“I’m really proud of the fact that County Seat Theater has given so many people the opportunity to be on stage, to do something they always wanted to do or never thought they could,” she said. “And then so many of them became hooked, like Rick and Ruthie.”
Goodbye after 30 years
“Sanders Family Christmas,” presented Dec. 1-3 and Dec. 6-10, wraps up the 30th anniversary year of County Seat Theater Company. Carlton County’s only year-round theater marked the occasion by looking back, and performing some of the best shows from the previous seasons.
Kramer-Milder’s been there from the beginning, even before it became a community theater.
It all started in 1987, when Kramer-Milder had an idea to raise money for the Carlton High School band by staging a community production of “The Odd Couple.” She approached band director Michael Roemhildt (Regina’s husband) and ultimately cast him in the part of Felix.
Although she had acted in high school plays and helped out the the CHS plays, this was Kramer-Milder’s first time directing. The play was such a success that they did the fundraiser two more years, raising money for lots of improvements to the stage in the small gymnasium. Ultimately, they decided to actually start a community theater, and continued performing at the high school until 1999, when they found the church in Atkinson Township.
Nine successful season later, the theater group was outgrowing its second home and discovered the current building on Frontage Road, with a very large “For Sale” sign outside. After a successful capital campaign, they took possession in January 2008.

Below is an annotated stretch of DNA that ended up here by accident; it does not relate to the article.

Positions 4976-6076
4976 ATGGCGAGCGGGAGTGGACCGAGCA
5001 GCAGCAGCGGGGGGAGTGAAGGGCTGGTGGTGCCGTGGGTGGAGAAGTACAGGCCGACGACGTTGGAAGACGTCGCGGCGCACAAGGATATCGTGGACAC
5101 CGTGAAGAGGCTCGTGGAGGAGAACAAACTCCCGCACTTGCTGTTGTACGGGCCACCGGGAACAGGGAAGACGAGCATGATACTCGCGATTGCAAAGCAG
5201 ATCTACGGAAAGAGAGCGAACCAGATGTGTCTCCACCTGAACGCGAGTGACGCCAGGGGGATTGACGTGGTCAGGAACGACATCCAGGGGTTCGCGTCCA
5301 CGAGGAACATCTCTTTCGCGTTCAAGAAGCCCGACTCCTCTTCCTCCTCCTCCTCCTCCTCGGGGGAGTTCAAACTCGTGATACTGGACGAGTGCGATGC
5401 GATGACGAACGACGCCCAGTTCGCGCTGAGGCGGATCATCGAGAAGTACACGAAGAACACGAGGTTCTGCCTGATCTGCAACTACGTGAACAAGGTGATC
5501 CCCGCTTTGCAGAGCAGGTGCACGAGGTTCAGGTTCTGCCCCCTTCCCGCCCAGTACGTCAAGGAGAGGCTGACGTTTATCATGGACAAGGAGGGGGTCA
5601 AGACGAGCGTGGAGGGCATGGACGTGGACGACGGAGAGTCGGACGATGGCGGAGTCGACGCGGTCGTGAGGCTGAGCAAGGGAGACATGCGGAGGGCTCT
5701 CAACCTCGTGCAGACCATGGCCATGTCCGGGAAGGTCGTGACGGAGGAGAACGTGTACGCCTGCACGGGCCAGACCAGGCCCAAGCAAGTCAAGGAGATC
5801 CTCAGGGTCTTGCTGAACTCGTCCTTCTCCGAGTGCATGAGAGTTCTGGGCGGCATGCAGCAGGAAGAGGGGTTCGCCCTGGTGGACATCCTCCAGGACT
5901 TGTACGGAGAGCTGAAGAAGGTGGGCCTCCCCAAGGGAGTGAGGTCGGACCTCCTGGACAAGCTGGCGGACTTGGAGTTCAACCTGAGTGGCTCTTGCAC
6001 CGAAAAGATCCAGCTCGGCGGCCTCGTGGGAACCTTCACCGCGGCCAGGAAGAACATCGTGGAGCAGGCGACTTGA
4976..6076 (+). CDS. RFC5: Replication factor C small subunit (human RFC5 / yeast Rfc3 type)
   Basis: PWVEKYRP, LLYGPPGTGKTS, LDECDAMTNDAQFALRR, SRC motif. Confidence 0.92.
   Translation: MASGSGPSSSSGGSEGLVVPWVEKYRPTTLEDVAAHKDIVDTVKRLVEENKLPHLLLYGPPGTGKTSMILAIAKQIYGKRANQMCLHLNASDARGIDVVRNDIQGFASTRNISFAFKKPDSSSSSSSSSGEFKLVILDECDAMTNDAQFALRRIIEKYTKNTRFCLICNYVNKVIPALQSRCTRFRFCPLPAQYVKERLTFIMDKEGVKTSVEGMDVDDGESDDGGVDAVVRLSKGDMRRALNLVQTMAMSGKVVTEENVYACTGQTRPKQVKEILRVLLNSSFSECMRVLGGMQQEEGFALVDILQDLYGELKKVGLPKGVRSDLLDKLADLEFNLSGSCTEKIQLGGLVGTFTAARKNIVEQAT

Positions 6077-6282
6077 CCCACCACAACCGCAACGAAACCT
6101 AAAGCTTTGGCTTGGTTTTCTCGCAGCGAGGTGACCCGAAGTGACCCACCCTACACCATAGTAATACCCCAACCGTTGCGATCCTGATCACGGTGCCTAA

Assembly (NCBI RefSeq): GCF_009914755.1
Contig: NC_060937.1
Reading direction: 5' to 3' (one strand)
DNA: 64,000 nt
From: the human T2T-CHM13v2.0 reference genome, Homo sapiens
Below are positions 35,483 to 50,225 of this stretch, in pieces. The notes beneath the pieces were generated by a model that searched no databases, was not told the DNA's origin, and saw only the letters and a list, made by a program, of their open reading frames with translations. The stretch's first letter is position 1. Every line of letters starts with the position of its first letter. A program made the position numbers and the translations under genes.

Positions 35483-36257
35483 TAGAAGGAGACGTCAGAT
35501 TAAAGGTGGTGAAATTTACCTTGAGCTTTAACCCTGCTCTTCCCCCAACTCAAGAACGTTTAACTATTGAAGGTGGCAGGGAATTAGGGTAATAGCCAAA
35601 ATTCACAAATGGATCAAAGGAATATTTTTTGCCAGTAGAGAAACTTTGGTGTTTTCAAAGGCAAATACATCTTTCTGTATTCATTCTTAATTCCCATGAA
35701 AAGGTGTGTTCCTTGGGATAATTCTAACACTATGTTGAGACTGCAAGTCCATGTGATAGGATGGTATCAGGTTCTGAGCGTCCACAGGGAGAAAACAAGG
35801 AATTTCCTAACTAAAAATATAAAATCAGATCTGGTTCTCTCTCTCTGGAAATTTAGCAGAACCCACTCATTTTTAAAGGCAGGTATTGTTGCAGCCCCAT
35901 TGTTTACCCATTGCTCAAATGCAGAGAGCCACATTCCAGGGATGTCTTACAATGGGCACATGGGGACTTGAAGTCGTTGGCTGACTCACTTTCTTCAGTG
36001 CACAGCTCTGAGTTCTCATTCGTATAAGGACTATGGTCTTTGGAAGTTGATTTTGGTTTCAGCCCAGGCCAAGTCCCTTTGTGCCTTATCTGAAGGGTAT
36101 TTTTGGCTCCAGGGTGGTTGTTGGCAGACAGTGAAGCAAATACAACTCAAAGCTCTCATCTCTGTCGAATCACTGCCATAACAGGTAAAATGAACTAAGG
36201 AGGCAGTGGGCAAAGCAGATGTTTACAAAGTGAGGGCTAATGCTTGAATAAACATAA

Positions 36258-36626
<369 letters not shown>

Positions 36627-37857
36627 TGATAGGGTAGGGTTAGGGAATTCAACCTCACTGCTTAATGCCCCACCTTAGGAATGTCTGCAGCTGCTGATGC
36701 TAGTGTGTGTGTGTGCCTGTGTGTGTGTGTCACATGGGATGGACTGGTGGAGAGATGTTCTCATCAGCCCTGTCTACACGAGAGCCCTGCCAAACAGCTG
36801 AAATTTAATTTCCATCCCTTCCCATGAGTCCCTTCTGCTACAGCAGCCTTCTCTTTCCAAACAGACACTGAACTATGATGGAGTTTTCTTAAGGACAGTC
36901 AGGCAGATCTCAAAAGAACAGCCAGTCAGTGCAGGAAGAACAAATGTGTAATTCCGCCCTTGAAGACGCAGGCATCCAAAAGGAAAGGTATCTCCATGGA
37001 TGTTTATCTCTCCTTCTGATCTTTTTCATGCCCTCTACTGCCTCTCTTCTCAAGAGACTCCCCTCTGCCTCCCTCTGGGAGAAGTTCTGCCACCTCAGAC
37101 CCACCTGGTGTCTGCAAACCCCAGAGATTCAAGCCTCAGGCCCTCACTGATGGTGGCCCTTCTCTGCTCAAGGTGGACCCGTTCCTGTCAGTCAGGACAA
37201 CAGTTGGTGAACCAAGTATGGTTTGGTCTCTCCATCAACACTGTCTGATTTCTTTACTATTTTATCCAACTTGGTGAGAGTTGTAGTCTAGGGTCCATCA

As Frank and Cheryl depart, they leave behind both the physical legacy — the Encore Performing Arts Center — and philosophical one of incredibly high standards.
“Through all of the years, Milder and Kramer-Milder have been involved in so many aspects of County Seat Theater. There would be no County Seat Theater without them,” said Breuer, explaining that Kramer-Milder and Milder have been dear friends to him as well. “Many communities have ‘community theater.’ But Cloquet has one of the finest community theaters in Minnesota and truly in the entire Midwest.”
Kramer-Milder leaves her legacy in the hands of Joel Soukkala, who started acting in one-act plays as a teenager at Carlton under Cheryl’s direction and basically grew up with the theater itself.
Soukkala chuckles at some of the memories they’ve made together while running a theater: “pumping septic water out of the theater basement at 2 a.m., trapping mice or chasing bats out of the theater” before a show begins.
“We are so thankful for her dedication and drive for getting us where we are,” he said. “Many hands went into where we are but her heart was always what has kept us going.”
Soukkala has been the County Seat’s only full-time employee as general manager (and sometimes director/actor) since 2012.
Kramer-Milder is proud of him — she says he’s like one of her kids — and of the theater, that it can support a full-time staff member.
For his part, Soukkala says the theater is like one of Kramer-Milder’s own children.
“She goes over and above when trying to make sure everyone who wants to be involved has something to do and making every job, even the smallest, seem so very important,” he said. “That is one of the greatest things I will take from her, the strive to make this a theater something for everyone.”
Kramer-Milder said she has mixed feelings about leaving.
“This has been a wonderful place to live, but what I’ll miss the most is the County Seat Theater and all my family there. And St. Francis Church in Carlton where I’m music director, and all our friends,” she said.
But it was a good time to go.
“Just because you’ve done something for a certain part of your life doesn’t mean you have to stay doing the same thing,” she said, noting that the theater where she got her start as a young woman is only 15 miles from their new home. “I’m 68. If not now, when?”